By Becca Barhorst
I write this opinion not as an environmental activist, a renewable energy advocate, or a progressive. I write this as a humanist, as we should all be, with a genuine concern for the dangers in which we entrench our people. The explosion of the Upper Big Branch Mine in Montcoal, West Virginia that occurred on April 5 has disturbed me since I read the headline. A mining community that trusts companies like Massey Energy to maintain the safety of their workers was devastated after losing 29 miners, the worst mine explosion to occur since 1970.
Massey Energy Company, the owner of the Upper Big Branch mine, has been repeatedly violating safety standards for nearly two years, exposing live wires, accumulating flammable coal dust, and housing fatal levels of methane. The company, who knew of the problems and failed to fix them, has shown a pattern of infringements on safety regulations. In March of this year alone, Massey Energy was cited for 53 safety violations, according to The New York Times. With the cause of the explosion still unknown, rescue workers described the explosion site as overwhelming, with “railroad lines twisted like pretzels” and “mining machines blown to pieces.” Along with the miners actually killed in the explosion, the rest suffocated from toxic fumes.
Explosions are not the only devastation that Massey Energy is notorious for. In October of 2000, a coal sludge impoundment owned by the company broke in Martin County, Kentucky, spilling the toxic waste into an abandoned coal mine below. The slurry came out of the mine openings, sending 306 million gallons of sludge into the Big Sandy River and several other Ohio River tributaries. The spill was over 5-feet-deep, contaminating nearly 27,000 citizens’ drinking water and killing all aquatic life found in its path. According to the EPA, the Martin County sludge spill is the worst of its kind in American history. However, Massey Energy was still able to proceed with its operations.
It is large companies like this that are using our workers, and not ensuring safety in return. From horribly harmful conditions such as high levels of carbon monoxide, to failure of fixing dangerous problems, the apathy of the coal industry towards the miners and mining communities is unacceptable. With the Mine Safety and Health Administration having an extremely limited power, its industry-friendly appeals process makes even repeat offenders like Massey Energy nearly impossible to shut down. This gives the coal industry liberty to put profits above people, without any real accountability or oversight.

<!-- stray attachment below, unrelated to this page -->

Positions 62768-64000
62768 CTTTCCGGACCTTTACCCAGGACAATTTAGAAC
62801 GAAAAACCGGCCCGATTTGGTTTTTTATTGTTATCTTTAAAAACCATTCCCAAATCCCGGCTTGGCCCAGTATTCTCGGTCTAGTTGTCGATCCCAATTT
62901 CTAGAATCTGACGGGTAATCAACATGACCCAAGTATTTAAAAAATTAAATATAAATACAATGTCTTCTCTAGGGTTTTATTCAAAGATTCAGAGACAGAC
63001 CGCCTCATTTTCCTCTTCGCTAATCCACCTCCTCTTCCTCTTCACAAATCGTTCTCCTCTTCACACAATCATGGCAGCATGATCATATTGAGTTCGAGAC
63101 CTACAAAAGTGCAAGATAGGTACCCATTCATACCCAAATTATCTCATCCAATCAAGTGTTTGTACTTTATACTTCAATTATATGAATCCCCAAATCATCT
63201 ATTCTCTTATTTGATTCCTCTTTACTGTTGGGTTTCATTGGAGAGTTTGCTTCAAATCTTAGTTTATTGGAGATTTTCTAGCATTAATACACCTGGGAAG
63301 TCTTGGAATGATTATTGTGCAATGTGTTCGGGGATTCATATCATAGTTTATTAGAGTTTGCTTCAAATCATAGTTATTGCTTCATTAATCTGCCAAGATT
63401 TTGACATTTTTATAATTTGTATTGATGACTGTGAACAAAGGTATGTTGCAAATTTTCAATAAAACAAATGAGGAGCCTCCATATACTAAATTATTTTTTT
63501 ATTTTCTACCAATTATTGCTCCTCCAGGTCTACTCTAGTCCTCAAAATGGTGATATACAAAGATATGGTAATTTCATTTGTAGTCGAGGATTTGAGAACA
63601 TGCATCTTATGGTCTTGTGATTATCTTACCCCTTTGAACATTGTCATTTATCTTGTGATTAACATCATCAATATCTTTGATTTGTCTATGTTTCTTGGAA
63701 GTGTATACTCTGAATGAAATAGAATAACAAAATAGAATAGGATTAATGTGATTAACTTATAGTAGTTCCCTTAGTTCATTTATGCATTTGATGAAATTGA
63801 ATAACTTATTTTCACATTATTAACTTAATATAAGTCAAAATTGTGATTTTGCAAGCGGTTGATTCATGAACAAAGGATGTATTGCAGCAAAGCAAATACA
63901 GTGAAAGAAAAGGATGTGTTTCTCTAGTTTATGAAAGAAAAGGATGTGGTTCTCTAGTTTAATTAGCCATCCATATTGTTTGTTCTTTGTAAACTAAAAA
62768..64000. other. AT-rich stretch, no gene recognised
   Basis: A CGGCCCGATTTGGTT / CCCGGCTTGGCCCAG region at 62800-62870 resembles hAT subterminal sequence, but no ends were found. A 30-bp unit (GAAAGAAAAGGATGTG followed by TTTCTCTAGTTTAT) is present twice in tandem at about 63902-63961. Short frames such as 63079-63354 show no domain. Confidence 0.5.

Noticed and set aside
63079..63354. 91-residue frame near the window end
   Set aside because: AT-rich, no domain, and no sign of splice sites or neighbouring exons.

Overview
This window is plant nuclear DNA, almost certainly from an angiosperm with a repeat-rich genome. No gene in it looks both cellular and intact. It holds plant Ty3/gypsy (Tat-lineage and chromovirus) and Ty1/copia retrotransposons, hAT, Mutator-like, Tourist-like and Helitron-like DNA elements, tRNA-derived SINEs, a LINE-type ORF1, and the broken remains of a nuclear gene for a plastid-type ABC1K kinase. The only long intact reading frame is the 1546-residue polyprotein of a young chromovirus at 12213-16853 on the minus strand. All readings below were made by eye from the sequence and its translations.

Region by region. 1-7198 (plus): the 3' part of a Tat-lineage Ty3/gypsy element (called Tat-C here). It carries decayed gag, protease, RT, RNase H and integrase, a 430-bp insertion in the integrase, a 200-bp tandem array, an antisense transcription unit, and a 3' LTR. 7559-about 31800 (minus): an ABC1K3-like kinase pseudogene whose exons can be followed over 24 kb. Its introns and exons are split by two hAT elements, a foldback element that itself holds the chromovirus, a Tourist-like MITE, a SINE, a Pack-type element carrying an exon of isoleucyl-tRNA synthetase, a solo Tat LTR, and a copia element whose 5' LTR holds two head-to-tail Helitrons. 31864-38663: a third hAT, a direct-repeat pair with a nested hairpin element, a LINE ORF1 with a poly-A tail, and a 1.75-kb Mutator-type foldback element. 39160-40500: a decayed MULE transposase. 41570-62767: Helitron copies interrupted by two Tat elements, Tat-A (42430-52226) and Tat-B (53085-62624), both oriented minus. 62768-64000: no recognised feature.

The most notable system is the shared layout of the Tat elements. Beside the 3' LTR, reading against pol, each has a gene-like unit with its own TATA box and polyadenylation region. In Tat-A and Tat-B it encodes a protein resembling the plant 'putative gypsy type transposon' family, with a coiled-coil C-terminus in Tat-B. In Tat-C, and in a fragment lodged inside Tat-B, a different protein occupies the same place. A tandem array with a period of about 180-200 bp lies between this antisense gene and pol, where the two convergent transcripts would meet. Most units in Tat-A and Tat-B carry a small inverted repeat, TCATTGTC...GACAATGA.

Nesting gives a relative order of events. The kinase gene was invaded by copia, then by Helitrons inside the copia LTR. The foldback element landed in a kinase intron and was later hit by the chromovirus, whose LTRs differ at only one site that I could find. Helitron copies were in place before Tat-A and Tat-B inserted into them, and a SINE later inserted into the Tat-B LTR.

But it is not even just the safety of the workers that the coal industry is taking advantage of; it is the economic draining of mining communities that companies abuse as well. In Appalachian counties, the presence of coal mining is the number one predictor of poverty, as large coal companies exploit our workers and then send the profits elsewhere. One would think that after nearly 150 years of coal mining, there would be some sort of prosperity in the region. It is no wonder then that West Virginia and Eastern Kentucky are home to the poorest, most illiterate counties in the country.
The companies instill fear into the minds of workers, insisting that coal mining is the only industry that will ever be available for a decent salary in the area. However in the last generation, 60% of mining jobs have been lost, as the coal industry replaces the need for a miner with heavy equipment. While in the 1950s the coal industry employed between 125,000 and 145,000 workers, it now employs just over 16,000, or about 1% of Kentucky’s workforce. The industry promises work and prosperity, while at the same time abusing workers’ trust and destroying our environment.
We need to let the coal industry know that they do not dictate our lives. Treating our citizens like marionettes has gone of for far too long, and some harsh regulation and punishment needs to be put into play. The Upper Big Branch mine blast was avoidable, yet was still able to occur because of the laziness of the industry and the lenient policies of the Mine Safety and Health Administration. If we are to allow the coal industry to conduct business in our state, we need to be the ones calling the shots, and demanding some accountability. The abuse we have suffered as a people has gone on for too long, and it is time we take a stand.